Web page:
Buhari undead, here’s why Kyari, Saraki won’t break the news

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A cat with nine lives, Buhari has proved old soldiers never die. But the president’s men won’t let him live

By Olusegun Elijah

President Muhammadu Buhari has spent 54 days on his recent medical vac in the UK nursing any one of: a prostate cancer—based on his medical history in 2011; or his internal organs pooping out—reckoning with a version the media traced to First Lady Aisha; or some doodah—going by the say-nothing press releases Garba Sheu and Femi Adesina have been churning out.

Something is, however, certain: in the over 110 days spent in the UK on three occasions this year, the No. 1 citizen has been under the knife at some points; and his recovery so far is nothing to clink glasses about.

But Buhari is still above ground.

The Moslem community got lots of hearts and flowers from him last Sunday during Eid-el-Fitr.

“My greetings to all Nigerian Muslims and our brother Christians on the occasion of Eid-el-Fitr,” he said in a 96-word letter his senior media aide Sheu said his boss sent from London.

The irony of it is Aso Rock keeps urging Nigerians to pray harder for the president.

The sick rarely need so much prayer except when they slide into the twilight zone. And with the intensity of medical procedures the president is going through, and the flurries of prayers pouring in by the day from Borno and Katsina, you can’t safely say he’s as fit as a fiddle—as to do an audio post, or tweet a sallah message, or fire off a letter directing Acting President Yemi Osinbajo to sign memos. Sahara Reporters has even quoted some aides saying the president spaces out each time he takes certain medications.

And, true, delirium, many think, is hardly a sign of ruddy health.

So chins are wagging.

Toyin Daodu, a citizen advocate, said he and millions of other Nigerians believe Buhari is badly battered—and, probably, down for the count. “Despite all his intentions, he is now incapable of discharging his duties,” said Dawodu, who claim he’s a big fan of the president.

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But the president’s men—his Chef of Staff Abba Kyari and cousin Mamman Daura—want Nigerians to believe Buhari is still in charge, running a tight ship.

Critics believe a picture of his could have told the story better. But Aso Rock hasn’t found a convenient time to release Buhari’s recent photo ops. No toothy smile or face even to the sallah messages.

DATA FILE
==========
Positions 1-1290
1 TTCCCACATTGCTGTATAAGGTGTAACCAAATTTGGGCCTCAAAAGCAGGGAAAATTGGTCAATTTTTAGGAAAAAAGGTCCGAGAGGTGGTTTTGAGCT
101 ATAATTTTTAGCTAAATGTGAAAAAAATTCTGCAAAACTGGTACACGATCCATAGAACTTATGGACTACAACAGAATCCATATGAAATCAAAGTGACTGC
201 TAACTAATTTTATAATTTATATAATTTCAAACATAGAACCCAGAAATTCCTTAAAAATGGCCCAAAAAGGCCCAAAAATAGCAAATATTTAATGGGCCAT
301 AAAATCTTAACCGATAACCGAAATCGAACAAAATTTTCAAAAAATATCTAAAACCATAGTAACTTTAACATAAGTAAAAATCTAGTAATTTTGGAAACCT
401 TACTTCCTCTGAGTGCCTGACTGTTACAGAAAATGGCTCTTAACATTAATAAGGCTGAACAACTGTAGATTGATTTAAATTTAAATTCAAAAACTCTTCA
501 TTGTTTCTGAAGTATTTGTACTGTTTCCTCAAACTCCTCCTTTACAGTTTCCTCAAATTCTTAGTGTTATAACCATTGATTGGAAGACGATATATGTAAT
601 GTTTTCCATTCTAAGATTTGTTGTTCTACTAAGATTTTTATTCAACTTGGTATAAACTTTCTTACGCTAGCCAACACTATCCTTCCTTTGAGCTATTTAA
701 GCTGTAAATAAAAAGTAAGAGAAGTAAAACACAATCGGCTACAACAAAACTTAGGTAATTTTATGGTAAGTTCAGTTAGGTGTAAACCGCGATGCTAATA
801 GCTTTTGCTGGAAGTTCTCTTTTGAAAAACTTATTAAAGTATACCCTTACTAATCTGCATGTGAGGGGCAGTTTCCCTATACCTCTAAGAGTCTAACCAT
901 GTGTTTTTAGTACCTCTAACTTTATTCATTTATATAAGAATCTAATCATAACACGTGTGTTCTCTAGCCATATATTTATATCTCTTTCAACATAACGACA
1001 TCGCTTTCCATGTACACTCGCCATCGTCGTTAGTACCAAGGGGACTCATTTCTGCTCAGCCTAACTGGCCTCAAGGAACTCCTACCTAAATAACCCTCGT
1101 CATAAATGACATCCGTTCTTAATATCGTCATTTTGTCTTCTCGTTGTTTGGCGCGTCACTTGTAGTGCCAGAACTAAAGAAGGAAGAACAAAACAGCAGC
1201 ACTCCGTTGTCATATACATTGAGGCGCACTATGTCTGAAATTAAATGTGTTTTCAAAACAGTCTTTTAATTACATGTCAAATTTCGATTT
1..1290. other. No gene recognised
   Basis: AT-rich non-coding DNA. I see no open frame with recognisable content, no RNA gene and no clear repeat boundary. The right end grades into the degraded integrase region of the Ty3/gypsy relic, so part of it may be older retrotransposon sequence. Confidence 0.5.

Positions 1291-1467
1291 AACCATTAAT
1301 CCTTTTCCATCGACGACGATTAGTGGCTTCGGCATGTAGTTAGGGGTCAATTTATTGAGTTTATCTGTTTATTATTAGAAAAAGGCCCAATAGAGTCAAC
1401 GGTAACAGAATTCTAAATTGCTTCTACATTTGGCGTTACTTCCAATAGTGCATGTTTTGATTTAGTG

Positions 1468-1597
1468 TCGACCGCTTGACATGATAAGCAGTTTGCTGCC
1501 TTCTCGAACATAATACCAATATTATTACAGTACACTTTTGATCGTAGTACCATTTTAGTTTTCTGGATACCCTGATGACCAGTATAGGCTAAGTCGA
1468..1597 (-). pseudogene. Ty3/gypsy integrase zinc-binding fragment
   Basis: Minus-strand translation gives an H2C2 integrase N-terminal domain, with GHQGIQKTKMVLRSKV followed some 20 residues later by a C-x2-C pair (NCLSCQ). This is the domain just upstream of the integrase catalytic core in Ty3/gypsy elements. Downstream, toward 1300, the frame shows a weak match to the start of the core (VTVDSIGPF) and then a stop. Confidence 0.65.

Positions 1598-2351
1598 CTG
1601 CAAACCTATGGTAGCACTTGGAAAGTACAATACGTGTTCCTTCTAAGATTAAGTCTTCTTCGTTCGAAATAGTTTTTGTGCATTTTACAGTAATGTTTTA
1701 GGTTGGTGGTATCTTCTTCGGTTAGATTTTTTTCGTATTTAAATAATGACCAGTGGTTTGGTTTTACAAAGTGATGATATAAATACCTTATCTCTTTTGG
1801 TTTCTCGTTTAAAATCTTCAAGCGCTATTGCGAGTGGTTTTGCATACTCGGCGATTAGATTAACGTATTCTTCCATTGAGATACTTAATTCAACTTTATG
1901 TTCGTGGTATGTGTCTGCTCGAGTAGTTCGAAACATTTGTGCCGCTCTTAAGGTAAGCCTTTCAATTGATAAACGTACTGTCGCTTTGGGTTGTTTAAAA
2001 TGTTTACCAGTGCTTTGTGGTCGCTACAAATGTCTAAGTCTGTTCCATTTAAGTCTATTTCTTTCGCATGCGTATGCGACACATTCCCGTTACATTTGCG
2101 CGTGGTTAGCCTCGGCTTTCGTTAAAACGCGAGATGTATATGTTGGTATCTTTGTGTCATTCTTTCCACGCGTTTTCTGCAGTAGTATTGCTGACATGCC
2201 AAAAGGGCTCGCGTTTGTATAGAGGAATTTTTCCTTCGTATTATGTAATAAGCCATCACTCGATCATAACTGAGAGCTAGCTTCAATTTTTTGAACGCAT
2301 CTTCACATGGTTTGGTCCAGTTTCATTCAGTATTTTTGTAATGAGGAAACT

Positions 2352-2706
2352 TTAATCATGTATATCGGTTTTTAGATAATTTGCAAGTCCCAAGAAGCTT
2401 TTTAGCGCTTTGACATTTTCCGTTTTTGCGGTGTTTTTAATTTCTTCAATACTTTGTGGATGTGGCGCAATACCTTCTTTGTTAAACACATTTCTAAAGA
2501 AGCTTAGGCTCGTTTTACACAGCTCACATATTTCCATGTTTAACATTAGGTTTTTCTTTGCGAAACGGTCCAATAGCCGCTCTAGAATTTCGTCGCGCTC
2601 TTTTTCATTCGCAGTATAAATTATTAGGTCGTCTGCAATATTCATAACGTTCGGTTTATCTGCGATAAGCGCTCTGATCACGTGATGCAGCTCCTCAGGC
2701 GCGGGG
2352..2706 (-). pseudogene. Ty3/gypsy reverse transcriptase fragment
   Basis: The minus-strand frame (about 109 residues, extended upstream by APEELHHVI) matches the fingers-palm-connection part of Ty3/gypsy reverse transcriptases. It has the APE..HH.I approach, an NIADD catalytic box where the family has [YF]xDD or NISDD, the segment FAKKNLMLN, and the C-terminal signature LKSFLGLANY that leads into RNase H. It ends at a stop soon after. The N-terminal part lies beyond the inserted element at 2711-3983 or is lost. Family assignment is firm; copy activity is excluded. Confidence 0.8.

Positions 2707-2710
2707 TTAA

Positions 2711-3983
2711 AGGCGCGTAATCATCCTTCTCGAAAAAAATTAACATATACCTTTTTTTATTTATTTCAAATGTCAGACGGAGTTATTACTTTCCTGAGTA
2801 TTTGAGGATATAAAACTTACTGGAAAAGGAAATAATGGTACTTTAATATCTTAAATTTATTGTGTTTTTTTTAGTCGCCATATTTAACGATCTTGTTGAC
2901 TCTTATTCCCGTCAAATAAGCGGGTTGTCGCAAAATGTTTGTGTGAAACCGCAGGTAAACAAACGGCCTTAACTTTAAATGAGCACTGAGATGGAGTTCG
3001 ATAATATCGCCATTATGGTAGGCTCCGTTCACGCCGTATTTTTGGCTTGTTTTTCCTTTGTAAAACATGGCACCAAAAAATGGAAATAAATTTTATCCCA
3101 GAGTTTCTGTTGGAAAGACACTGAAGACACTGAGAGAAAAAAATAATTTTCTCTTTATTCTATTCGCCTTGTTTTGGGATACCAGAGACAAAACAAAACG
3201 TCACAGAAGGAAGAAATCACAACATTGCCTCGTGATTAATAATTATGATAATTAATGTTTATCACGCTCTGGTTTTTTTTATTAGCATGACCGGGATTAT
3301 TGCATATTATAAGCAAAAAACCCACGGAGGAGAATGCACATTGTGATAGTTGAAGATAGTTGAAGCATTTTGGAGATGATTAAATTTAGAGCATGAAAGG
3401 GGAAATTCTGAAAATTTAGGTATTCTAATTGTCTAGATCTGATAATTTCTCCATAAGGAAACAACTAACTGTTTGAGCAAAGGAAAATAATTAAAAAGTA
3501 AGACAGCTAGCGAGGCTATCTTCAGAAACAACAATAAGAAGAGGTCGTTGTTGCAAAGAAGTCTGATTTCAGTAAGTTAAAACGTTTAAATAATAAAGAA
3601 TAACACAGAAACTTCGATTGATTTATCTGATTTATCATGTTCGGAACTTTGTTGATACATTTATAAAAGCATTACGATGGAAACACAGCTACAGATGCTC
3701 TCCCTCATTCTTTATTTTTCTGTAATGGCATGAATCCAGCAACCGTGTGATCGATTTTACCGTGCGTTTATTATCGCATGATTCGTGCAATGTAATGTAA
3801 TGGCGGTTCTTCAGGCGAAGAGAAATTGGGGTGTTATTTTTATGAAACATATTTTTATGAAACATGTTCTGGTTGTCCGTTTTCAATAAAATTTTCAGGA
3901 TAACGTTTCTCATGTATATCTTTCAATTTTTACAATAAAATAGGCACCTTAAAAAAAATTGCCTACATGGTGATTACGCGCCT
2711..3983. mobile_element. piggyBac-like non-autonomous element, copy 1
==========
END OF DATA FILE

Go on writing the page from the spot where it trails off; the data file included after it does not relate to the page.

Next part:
The audio version, recorded in Hausa, and garbled in few words, in one minute and six seconds, too, has been dismissed as a spoof.

Many Nigerians couldn’t take it—that Buhari, so worn down by pill popping he has scarcely spoken with Osinbajo since he left May 7 would now belt out a sallah message, for the first time, and that in Hausa.

Not so easy.

And that hack, unfortunately, didn’t wash.

“Other than propaganda, I wonder what they intend to achieve by putting out such an audio clip at this time,” said Junaid Mohammed, one of Buhari’s chronic critics.

The Pentecostal Fellowship of Nigeria in Enugu was not impressed, either. “Nigeria has more than 250 languages, so, how can the president address a section?” Godwin Madu, the group’s chairman said. “We are asking him whether he is still president of the entire country.

Again, neither the text nor the audio dropped any hint about his return. A lot hangs on that currently. By his return, the truth about his health will heave into sight. And the path Nigeria should go will get much clearer.

But Buhari’s homecoming, either in weal or woe, doesn’t sit well with some “Asocrats”—and a couple politicians.

Kyari has proved all along—with his fronting and micro-managing—that he wears the breeches at the Villa. Apart from making the cabinet members report to him, the CoS also determines whom the president sees. And if Kyari, for any reason, hates your nose, grass, aides say, may grow under your feet waiting at Aso Rock.

EFCC’s boss Ibrahim Magu had a first-hand experience of this when he wanted to see Buhari following a storm of allegations to make his confirmation difficult last year. He had to wait it out at the Mosque before he eventually met the president. Suspended Hon. Abdulmumin Jibrin, too. He never got a moment to present his case before his president and party leader when the kid honourable stirred the hornet’s nest blowing the whistle on the House of Reps in 2016. Yet Speaker Yakubu Dogara, the man at the centre of the budget padding scandal, was a fixture at the presidency.

Aisha, also, has her story to tell—of certain twosome that have pocketed her husband.

“Yes, I agree,” she told the BBC Hausa Service which put it to her last year. “It is surprising. Nobody thought it is going to be like this.”